African Easterly Waves and Rainfall Variability in Niger during the 2006 AMMA Field Campaign
Ferreira, Rosana Nieto; Rickenbach, Thomas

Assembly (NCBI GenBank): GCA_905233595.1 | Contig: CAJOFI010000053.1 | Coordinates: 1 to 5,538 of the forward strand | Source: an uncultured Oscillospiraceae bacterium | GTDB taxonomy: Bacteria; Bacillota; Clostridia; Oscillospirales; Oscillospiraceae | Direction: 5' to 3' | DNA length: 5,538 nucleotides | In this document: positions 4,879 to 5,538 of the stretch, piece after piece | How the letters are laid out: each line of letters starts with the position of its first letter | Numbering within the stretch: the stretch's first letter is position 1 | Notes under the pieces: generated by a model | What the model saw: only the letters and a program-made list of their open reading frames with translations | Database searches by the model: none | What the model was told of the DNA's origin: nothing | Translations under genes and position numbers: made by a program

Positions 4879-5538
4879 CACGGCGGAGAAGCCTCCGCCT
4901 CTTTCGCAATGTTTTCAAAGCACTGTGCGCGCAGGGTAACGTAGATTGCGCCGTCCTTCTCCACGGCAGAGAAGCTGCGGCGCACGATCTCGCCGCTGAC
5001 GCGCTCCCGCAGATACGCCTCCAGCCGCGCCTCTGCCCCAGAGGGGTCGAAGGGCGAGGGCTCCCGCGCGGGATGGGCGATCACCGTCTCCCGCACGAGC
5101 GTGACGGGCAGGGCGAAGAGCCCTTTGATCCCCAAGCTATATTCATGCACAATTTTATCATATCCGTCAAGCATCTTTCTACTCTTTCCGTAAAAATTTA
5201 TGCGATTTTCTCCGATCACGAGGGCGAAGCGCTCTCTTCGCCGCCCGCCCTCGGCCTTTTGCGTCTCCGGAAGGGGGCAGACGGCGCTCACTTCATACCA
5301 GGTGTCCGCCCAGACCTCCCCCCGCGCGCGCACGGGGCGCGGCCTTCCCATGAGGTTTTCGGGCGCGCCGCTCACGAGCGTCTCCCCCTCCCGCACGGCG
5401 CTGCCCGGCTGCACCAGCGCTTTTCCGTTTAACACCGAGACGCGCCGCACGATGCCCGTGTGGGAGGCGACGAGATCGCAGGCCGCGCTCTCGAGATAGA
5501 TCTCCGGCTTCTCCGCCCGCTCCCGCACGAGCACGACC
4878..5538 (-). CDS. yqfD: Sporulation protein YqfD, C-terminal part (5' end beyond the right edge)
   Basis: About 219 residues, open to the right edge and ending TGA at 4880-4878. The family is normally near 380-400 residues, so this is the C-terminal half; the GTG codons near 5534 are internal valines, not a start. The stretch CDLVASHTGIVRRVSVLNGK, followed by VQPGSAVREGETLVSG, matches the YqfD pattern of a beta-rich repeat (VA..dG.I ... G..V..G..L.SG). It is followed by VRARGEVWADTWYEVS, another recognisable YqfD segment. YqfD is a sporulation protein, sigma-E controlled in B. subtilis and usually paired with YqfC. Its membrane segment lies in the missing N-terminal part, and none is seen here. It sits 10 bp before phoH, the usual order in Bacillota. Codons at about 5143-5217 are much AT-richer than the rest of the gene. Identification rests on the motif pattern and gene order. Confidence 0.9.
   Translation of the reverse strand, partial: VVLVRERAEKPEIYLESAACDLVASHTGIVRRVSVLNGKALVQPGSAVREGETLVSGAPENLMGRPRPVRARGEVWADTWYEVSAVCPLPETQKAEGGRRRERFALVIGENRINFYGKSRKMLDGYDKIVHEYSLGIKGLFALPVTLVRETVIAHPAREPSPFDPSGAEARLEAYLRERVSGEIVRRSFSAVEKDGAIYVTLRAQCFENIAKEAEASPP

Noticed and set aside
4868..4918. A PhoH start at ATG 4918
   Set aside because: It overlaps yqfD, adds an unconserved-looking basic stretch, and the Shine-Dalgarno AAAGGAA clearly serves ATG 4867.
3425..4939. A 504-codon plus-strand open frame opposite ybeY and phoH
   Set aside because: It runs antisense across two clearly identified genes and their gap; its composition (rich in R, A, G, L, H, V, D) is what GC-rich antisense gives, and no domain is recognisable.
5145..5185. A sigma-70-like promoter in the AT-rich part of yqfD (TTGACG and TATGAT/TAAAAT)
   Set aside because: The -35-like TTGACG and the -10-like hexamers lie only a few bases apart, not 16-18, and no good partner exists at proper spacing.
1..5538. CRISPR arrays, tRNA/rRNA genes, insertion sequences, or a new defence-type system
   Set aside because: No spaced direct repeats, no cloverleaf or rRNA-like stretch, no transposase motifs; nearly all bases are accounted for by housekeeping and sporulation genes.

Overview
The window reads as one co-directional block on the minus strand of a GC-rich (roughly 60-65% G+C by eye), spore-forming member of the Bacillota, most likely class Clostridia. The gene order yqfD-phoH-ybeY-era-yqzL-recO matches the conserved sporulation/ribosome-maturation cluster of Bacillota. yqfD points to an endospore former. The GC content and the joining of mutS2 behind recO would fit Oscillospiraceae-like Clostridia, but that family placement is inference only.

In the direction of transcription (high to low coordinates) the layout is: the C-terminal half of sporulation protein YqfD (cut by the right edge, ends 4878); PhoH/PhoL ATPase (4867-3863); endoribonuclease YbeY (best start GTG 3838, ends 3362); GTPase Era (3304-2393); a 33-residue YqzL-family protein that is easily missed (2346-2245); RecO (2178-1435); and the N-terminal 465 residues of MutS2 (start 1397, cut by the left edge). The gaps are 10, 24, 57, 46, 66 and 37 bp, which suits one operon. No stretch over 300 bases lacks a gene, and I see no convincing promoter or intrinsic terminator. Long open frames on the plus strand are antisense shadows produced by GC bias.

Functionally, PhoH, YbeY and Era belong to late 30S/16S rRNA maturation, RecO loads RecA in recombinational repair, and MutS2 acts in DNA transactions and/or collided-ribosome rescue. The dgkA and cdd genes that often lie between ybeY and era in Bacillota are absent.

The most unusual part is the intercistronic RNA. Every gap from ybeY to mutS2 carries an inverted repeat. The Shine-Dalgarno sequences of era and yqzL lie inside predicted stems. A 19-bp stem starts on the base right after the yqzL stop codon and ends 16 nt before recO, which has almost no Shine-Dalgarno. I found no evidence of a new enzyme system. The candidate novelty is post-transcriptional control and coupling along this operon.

Dr. Ferreira showed that when Africa gets more rain, North Carolina gets more hurricanes. More than half of hurricanes, including Hurricanes Dennis and Floyd, form as African Easterly Waves (AEWs). The African Easterly Jet forms due to an interaction of warm air over the Sahara with cold air over the Gulf of Guinea, and the inter-tropical convergence zone causes convection. In this unique region, heating gets stronger and makes AEWs. Warmer air is north of the equator, not at the equator, so wind blows west. During the AMMA field campaign, NASA and MIT put radar off Africa to find out how these storms develop and if they can be used to predict Atlantic hurricanes. A total of 28 squall lines in 2006 produced 82% of all rainfall that year. AEWs propagate at two different latitudes depending on the jet. There is significant difference in the structure of systems further south and further north. More AEWs means more potential hurricanes, but factors like El Niño and wind shear will affect the production of hurricanes. Understanding the interactions between squall lines and AEWs may lead to better hurricane prediction.